It was a low-scoring affair on Sunday afternoon at Arlotta Stadium as the second-ranked Notre Dame men's lacrosse team fell to #20 Penn State, 4-3 in overtime. The Irish struck early, when sophomore Westy Hopkins found junior Quinn Cully just over three minutes into the game for the first goal of the afternoon. Notre Dame extended its lead in the second quarter, when junior Ryan Foley scored his first of two goals. Penn State fought back to tie it before the half, and the teams played through a scoreless third quarter until the Nittany Lions took a 3-2 lead midway through the final frame. Foley netted a second score with 3:31 to play, tying the score and firing up the crowd on a blustery day in South Bend. Neither team scored in the final minutes of regulation and the game headed into sudden-death overtime. It looked like a second extra period might be needed, but the Nittany Lions' Matthew Mackrides wrapped a shot around the left side of the goal with just two seconds left on the clock. His second score of the game sealed the upset and dropped Notre Dame to 1-1 in the young season. The Irish loss snaps the program's 15-game February winning streak. Prior to this afternoon, Notre Dame had not lost in the month since 2002, when they dropped a 10-9 overtime game to, interestingly enough, Penn State. Notre Dame will hit the road for a pair of games at Drexel and Hofstra, before returning home on Mar. 18 against Denver. That game begins at 1:00 pm ET and will be broadcast on ESPNU. - Josh Flynt ('11)
Second-ranked Notre Dame returns to the field today at 1:00 pm ET when it takes on #20 Penn State at Arlotta Stadium. The game will be broadcast on UND.com, but Irish UNDerground will also have all the angles in and around the action covered throughout today's game too. Be sure to share your questions, comments and complaints and let your voice be heard throughout the Notre Dame nation, as the Fighting Irish look to improve to 2-0 in the young season. Want to track all the action from your mobile device? No problem. Simply click (or to be phone friendly, "touch") HERE.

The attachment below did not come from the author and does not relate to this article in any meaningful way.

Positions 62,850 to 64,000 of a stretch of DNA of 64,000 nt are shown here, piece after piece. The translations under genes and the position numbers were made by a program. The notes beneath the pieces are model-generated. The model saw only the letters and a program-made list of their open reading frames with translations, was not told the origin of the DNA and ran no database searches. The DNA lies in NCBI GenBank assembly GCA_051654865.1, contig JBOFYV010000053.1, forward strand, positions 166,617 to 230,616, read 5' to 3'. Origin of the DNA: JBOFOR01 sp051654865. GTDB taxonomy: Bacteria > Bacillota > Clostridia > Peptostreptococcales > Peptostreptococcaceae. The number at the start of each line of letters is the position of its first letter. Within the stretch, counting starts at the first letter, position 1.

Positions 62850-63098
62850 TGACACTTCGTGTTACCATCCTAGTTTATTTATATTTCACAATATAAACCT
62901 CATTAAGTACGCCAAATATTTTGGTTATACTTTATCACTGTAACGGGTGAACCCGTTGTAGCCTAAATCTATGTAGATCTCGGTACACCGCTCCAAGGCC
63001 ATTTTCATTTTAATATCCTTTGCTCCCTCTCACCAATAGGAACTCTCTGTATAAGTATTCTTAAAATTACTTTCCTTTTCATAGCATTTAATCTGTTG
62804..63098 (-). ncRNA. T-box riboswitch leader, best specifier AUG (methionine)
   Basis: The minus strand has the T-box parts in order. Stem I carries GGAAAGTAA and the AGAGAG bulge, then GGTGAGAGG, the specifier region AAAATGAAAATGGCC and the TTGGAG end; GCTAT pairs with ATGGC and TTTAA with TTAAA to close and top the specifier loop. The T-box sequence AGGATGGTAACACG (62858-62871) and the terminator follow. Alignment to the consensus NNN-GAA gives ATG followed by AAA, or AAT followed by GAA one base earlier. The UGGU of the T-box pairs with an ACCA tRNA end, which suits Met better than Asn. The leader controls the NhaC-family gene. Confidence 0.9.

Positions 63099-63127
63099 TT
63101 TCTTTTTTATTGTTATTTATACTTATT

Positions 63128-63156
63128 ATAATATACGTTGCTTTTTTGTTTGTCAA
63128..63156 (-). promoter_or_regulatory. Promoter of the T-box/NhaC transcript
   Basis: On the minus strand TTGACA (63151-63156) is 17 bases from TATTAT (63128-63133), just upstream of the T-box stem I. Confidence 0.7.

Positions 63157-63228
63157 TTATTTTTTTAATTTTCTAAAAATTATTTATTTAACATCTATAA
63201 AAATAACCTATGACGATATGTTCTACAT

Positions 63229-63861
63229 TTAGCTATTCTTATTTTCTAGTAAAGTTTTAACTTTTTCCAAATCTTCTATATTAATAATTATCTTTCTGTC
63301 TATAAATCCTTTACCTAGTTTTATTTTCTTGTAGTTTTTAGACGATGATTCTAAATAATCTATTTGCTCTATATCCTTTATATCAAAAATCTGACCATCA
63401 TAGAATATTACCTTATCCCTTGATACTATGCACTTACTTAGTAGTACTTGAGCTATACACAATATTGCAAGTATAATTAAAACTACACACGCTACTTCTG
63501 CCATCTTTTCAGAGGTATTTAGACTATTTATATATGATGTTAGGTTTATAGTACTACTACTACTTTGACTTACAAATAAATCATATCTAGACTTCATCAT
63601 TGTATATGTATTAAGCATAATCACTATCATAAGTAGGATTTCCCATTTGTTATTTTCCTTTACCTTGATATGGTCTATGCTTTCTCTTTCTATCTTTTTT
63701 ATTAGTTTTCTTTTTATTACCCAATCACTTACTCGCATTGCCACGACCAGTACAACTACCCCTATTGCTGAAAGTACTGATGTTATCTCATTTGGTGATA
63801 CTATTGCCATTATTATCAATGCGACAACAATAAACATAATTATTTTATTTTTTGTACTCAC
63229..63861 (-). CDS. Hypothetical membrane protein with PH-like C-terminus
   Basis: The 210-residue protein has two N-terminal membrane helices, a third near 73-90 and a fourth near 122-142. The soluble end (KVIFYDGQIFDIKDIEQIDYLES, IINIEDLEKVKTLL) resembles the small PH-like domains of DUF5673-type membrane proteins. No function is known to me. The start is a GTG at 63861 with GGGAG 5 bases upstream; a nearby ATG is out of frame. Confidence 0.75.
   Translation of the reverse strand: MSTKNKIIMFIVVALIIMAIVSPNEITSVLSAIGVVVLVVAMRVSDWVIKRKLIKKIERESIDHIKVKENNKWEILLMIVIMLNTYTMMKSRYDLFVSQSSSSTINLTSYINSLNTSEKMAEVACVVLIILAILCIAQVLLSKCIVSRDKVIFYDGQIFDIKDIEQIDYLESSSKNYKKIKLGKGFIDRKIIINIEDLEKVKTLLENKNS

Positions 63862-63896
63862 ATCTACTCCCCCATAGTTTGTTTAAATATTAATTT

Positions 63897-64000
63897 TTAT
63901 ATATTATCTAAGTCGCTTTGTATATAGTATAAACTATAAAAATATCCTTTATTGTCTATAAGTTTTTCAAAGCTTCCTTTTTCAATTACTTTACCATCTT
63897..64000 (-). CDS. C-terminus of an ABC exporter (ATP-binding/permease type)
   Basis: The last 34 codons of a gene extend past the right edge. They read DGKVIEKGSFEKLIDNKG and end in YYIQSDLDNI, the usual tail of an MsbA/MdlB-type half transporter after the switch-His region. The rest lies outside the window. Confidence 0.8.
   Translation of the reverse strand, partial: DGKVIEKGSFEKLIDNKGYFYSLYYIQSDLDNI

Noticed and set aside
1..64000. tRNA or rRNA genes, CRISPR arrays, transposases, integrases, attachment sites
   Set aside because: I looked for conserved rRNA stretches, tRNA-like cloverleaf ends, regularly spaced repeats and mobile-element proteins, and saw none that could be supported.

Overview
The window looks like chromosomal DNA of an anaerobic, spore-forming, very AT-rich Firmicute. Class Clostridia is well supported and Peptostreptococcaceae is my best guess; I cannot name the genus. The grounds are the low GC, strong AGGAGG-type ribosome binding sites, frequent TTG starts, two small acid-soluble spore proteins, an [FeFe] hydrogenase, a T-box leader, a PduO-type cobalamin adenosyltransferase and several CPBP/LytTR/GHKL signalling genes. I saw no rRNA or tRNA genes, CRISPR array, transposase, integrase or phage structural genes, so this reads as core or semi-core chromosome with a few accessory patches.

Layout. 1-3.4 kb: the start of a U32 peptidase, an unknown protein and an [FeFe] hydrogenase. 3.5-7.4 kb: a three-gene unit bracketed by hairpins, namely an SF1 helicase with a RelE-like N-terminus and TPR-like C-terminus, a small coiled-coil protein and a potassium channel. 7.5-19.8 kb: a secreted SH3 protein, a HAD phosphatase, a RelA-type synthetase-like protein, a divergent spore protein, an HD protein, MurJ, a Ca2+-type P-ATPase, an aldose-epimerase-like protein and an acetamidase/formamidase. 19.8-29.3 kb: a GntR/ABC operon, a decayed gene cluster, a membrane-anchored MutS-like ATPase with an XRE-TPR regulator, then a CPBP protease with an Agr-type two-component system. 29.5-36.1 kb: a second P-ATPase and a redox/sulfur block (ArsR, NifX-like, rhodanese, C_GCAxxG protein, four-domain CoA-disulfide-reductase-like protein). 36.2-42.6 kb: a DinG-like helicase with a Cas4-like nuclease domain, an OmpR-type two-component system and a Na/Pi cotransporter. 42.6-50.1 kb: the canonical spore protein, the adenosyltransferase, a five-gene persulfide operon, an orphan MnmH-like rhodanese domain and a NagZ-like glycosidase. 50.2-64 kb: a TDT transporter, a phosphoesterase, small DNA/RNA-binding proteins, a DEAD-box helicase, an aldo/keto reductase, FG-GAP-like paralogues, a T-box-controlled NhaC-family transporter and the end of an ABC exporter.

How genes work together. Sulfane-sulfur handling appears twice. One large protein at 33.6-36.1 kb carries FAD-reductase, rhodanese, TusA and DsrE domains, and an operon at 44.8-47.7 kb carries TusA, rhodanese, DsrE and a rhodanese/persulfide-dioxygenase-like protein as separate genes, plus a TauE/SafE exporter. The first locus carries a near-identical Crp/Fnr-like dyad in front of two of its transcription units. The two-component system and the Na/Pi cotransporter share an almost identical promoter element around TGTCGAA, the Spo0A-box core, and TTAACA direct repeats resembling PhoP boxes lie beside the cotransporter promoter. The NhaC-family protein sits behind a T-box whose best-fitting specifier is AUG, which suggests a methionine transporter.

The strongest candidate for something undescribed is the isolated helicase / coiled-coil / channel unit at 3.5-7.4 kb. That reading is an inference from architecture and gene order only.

With the winter sports wrapping up and the spring seasons getting underway, it was a good weekend for the Notre Dame athletic department, as several programs picked up big wins and two captured BIG EAST championships. Here's a quick look at some of this weekend's top performances: Baseball opened the season in Florida, winning its first two games in the Big Ten/BIG EAST Challenge. On Friday, the Irish won a 13-12 slugfest against Illinois, led by junior catcher Joe Hudson's 3-for-4, two home run, four RBI afternoon. Saturday was a different story, as junior Adam Norton went the distance on the mound. The righty held Iowa to just two runs over nine innings to register his first complete game victory. The ninth-ranked men's lacrosse team kicked off Saturday afternoon with a 7-3 upset of #2 Duke. After falling behind 2-0, head coach Kevin Corrigan's squad scored seven straight goals to win its tenth straight season-opener. Senior midfielder Max Pfeifer and sophomore midfielder Jim Marlatt led the Fighting Irish with two goals apiece. In the pool, the men's swimming & diving team earned its fifth BIG EAST title. The Irish totaled 887 points, topping two-time defending champion Louisville (859.5) and host school Pittsburgh (520). Junior Bill Bass was named the meet's Most Outstanding Swimmer, and head coach Tim Welsh was named Swimming Coach of the Year. Last week, freshman Nick Nemetz was named Diver of the Year and Caiming Xie was selected as Diving Coach of the Year, so Saturday's awards gave Notre Dame a sweep of the conference postseason trophies. At about 10 pm ET on Saturday, it looked like the men's basketball team's seven-game winning streak was destined to end in Philadelphia. Head coach Mike Brey's Fighting Irish trailed Villanova by 16 points at halftime, but the Irish rallied, thanks in part to Pat Connaughton's big night behind the arc. The freshman knocked down seven three-pointers, leading the improbable comeback and 74-70 overtime win to keep the winning streak alive. The women's lacrosse team kicked off a new era on Sunday afternoon with a 17-14 victory over Stanford. Sophomore Lindsay Powell netted five goals, while junior Jaimie Morrison chipped in four and senior tri-captain Maggie Tamasitis tallied six assists, to lift new head coach Christine Halfpenny to a win in her first game with the Irish. In the Big Apple, the men's track & field team hoisted its fifth BIG EAST Championship trophy, totaling 131 points at New Balance Track & Field Center at The Armory, to hold off second-place Connecticut (103 points). The Irish were led by Kevin Schipper's third consecutive BIG EAST Indoor pole vault title, and Patrick Feeney (400m) and Jeremy Rae's (Mile) victories on the track. The fourth-ranked women's basketball team will look to finish off a strong weekend for the Notre Dame athletic program at 2 pm ET this afternoon on ESPN against #16 Louisville. - Josh Flynt ('11)